How to avoid food allergy catastrophes during the holidays was the topic of conversation on a recent KVUE-TV interview with Board Certified Allergist, Allen K. Lieberman,MD, of Austin Family Allergy & Asthma, located in Austin, Texas. The topic was top of mind due to a recent fatality of an 11-year old boy due to a food allergy to nuts by inadvertently consuming them in a cake. To WATCH the KVUE interview with Dr. Lieberman, click on the link is located at the bottom of this post.
KVUE-TV: Why is this time of year seem to be particularly worse for those with food allergies?
Dr. Lieberman: I believe there are a number of factors. During the holidays, people are more likely to be traveling as was the case here, with the 11-year old boy. They were visiting family and friends. Children with allergies are at risk when outside their home environment and the protective “bubble” they usually have set up in their own home. Also with the holidays, this child’s episode was associated with Thanksgiving. During the holidays, typically food is more available, being served as dinners, snacks or simply sitting on tables and counters to munch on throughout these festive times. And, much of the food isn’t labeled, such as in a potluck situation. So, the exposure risk to potentially dangerous food rises dramatically.
KVUE-TV: Did the family know the child had a food allergy?
Dr. Lieberman: Yes, the family was aware he was allergic to peanuts and tree nuts. However, his previous reactions were on the mild side. Although they were careful, and did their best to avoid allergic foods, they apparently didn’t realize that a previous mild reaction can react more severely in the future.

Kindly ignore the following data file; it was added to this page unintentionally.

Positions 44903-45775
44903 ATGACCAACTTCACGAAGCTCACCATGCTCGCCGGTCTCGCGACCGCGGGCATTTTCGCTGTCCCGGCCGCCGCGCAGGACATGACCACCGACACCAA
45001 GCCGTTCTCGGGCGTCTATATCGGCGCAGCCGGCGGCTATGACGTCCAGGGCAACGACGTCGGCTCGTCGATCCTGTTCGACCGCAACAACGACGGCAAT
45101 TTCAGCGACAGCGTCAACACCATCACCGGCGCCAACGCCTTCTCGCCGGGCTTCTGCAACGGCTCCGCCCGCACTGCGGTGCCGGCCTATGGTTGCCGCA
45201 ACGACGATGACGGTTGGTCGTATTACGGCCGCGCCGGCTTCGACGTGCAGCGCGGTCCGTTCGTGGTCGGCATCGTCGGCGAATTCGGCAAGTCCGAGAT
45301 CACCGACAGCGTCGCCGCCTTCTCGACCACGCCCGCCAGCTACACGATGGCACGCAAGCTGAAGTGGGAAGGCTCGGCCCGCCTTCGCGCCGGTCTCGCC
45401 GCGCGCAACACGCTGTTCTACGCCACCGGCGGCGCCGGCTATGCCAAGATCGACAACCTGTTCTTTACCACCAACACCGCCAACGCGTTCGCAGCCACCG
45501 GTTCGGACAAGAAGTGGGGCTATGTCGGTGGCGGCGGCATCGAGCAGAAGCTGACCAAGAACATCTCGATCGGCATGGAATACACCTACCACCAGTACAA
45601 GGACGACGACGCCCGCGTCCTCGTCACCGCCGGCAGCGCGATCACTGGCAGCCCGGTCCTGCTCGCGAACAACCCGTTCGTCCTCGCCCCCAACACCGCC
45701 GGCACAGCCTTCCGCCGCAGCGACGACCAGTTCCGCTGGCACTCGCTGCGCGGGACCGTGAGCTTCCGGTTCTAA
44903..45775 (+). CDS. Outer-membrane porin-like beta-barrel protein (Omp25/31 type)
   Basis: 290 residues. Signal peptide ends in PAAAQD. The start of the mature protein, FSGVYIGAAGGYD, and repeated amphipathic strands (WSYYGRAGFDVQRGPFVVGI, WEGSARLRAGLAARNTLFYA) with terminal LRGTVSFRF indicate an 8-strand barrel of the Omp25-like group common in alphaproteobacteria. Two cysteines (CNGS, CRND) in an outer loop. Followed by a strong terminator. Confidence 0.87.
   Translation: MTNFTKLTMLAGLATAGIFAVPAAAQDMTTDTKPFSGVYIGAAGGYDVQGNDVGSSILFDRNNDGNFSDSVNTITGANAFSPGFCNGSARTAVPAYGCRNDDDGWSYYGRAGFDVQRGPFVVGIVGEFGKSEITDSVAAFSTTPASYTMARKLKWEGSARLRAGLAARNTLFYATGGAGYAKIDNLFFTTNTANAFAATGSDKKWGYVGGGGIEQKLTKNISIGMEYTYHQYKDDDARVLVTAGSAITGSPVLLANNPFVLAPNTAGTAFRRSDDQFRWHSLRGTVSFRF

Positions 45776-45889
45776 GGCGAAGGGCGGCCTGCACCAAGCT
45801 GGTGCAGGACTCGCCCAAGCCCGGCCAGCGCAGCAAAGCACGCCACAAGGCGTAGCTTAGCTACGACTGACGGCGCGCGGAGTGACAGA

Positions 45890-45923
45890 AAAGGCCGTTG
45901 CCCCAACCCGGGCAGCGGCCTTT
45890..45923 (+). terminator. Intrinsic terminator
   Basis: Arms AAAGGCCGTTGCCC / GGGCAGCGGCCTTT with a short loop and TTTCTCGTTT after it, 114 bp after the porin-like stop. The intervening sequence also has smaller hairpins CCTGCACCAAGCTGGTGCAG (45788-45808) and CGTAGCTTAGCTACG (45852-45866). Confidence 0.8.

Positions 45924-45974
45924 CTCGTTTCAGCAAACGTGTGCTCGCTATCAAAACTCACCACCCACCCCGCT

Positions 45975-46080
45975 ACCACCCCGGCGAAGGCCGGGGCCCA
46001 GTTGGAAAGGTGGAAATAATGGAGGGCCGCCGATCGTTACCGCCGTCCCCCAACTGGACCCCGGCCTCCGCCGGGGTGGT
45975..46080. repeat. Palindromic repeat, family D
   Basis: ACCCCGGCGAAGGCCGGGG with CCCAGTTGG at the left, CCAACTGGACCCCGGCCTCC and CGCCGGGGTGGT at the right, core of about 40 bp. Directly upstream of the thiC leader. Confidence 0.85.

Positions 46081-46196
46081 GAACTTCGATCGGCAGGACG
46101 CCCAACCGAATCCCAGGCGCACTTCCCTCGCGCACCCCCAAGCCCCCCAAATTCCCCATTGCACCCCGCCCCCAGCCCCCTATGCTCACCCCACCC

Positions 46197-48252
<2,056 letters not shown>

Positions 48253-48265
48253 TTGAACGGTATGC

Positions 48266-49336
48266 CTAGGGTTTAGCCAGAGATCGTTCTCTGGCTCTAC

KVUE-TV: Did the family have epinephrine?
Dr. Lieberman: We know from hearing about the tragedy that epi was not used. I am unsure if the family had an epi injector, or it simply was not available. The child also had a history of severe asthma. The two greatest risk factors for a fatality are poorly controlled asthma, and delay in the use of giving epinephrine, via an Epi-injector. At Austin Family Allergy & Asthma, we instruct our families to shoot the epi first, then ask questions later when there isn’t any risk of a reaction. Food allergy fatalities fortunately are a rare event but always a tragedy such as the case of this young boy.
KVUE-TV: Tell us what the family has done?
Dr. Lieberman: The boy’s family has used this highly unfortunate event as an opportunity to spread awareness. They have started The Red Sneakers Foundation in memory of their son. Redsneaker.org is a website devoted to this cause. No doubt, raising awareness will result in lives saved in the future.
Board Certified Allergist Doctors Allen K. Lieberman, MD and Hetu Parekh, MD treat the WHOLE patient — and family members of ALL ages. Conditions treated are a wide array of allergies, cedar fever, hay fever, asthma, and food allergy issues. Same day or next day appointments are available at Austin Family Allergy & Asthma. Call 512-346-7936 to book an appointment today. Sí, hablamos español.